The Future of Hopkins: From Great to World Class

Over the next year, Hopkins Public Schools will be on what Dr. Rhoda Mhiripiri-Reed describes as the "Great to World Class" trajectory. Read about our strategic vision and how you can get involved in Mhiripiri-Reed's spring column.
March 07, 2018

Hello, Hopkins parents, families, and community! I hope you are thriving this winter, and getting out to enjoy the snow and every sunny day! My children are delighted to be back in a climate that has snow — Sterling is taking snowboarding lessons and ... the rest of us watch. I'm not much of a winter person, but as long as I have my warm boots and mittens, I'm set.

The Great to World Class trajectory
I'd like to talk with you about Hopkins' future and our path toward continuous improvement. While our enrollment is declining slightly, our District remains exceptional. Our early childhood and preschool programming reflects our belief that birth to age 5 development is key to closing opportunity and achievement gaps. Our language immersion and K-6 experiences are infused with art, music, STEM (Science, Technology, Engineering, and Math), physical education, health, and talent development, all representing our focus on the whole child. Our two amazing junior highs, to quote North's motto, are driven to help students discover their awesome possibilities, and staff are doing that work within the world-renowned IB (International Baccalaureate) framework. Finally, when you walk into Hopkins High School, you feel the vibrancy of our students, you see the dedication of staff, you experience the rigor in our learning spaces — it's truly the place to be.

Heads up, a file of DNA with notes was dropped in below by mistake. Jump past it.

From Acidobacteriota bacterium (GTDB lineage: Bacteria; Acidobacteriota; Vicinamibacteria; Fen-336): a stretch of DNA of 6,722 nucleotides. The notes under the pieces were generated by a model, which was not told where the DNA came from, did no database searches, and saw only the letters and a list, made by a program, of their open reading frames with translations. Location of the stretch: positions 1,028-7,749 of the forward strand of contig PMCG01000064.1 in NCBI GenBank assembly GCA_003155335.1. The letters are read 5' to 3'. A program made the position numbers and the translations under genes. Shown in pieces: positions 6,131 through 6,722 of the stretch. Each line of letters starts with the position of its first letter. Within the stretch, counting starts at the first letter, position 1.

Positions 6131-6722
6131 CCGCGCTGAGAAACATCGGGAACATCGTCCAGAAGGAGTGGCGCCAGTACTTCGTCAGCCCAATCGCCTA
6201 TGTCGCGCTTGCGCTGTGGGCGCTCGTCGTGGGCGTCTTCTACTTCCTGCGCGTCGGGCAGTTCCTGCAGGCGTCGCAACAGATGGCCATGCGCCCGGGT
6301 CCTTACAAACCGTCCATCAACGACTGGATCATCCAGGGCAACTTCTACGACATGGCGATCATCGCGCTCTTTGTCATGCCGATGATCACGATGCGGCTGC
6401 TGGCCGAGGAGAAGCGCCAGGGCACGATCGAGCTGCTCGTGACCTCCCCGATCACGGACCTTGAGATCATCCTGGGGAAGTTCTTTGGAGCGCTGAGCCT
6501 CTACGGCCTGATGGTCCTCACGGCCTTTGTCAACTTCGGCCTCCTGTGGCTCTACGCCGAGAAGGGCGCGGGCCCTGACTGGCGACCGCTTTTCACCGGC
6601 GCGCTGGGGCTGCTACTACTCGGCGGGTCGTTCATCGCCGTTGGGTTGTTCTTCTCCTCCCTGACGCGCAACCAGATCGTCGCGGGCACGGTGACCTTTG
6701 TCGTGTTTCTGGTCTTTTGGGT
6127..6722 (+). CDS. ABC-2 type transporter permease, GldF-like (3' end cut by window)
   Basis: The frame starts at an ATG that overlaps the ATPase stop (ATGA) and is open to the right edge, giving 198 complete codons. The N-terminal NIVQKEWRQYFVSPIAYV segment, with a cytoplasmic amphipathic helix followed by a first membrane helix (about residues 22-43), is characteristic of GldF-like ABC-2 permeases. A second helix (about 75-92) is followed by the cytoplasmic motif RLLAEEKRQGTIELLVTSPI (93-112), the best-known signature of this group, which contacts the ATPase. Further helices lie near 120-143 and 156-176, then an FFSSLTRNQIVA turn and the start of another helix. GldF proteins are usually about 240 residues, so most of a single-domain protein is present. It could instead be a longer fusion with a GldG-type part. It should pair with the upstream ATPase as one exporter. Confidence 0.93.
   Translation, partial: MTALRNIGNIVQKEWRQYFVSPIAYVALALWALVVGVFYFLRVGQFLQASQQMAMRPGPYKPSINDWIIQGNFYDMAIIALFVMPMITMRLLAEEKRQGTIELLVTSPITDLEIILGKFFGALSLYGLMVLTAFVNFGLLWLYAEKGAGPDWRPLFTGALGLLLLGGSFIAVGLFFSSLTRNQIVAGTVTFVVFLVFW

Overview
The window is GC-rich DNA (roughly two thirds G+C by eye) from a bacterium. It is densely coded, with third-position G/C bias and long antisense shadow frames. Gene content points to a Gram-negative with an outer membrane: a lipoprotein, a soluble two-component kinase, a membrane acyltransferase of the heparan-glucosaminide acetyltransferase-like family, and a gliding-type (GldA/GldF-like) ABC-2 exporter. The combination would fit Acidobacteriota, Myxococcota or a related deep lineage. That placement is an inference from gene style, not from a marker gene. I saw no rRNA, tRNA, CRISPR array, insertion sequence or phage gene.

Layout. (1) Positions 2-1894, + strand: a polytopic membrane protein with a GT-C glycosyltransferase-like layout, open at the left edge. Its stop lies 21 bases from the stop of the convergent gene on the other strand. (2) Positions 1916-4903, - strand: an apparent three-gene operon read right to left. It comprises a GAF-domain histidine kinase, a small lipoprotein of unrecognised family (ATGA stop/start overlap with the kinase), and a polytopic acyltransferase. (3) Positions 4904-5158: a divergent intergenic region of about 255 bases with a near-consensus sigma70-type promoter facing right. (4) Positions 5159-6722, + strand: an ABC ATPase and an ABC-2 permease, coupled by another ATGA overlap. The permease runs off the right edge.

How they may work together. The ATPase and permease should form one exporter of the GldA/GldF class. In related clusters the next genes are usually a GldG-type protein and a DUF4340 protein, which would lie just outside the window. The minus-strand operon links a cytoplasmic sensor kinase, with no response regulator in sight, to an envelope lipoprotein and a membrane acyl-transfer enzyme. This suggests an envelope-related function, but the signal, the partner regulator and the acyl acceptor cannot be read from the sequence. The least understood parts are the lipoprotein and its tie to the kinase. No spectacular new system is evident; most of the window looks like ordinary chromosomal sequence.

So, if Hopkins is so great, why change? Why evolve? I recently heard the CEO of a leading-edge organization make a proclamation that by the year 2020, the successful organizations across our globe will have been redesigned for 21st century success, and the rest will be disrupted or forced to dissolve. This absolutely applies to our public schools. We must increase our competitive edge. More importantly, we face a moral imperative to erase the predictability of race and income in student outcomes, create pathways for advanced students to excel, and design a way for all of our students to acquire tomorrow's skills. These reasons compel us to consider transformative change, and we'll need to join together to move forward.

I am calling this the Great to World Class trajectory, and I invite you to join this journey. Since mid-February, a Request for Proposal has been in the Sun Sailor as well as on national platforms. This proposal describes our need for a strategic transformation consultant who will push our thinking, help us gather input, and guide us as we disrupt what we know in order to design our next concept. I anticipate us being in disrupt and design mode starting this spring and continuing on into the fall, with the hope of collectively designing our next concept for the 2019-20 school year.

During this time, we will need to keep in mind that change is uncomfortable, that no idea is a bad idea, and that if we are going to teach our students to embrace failure, we ourselves must at least be willing to experience discomfort and ambiguity. Overall, this will be an exciting time that we experience together, and I can't wait to hear what world class means to you.

Thanks for reading!


Dr. Rhoda Mhiripiri-Reed


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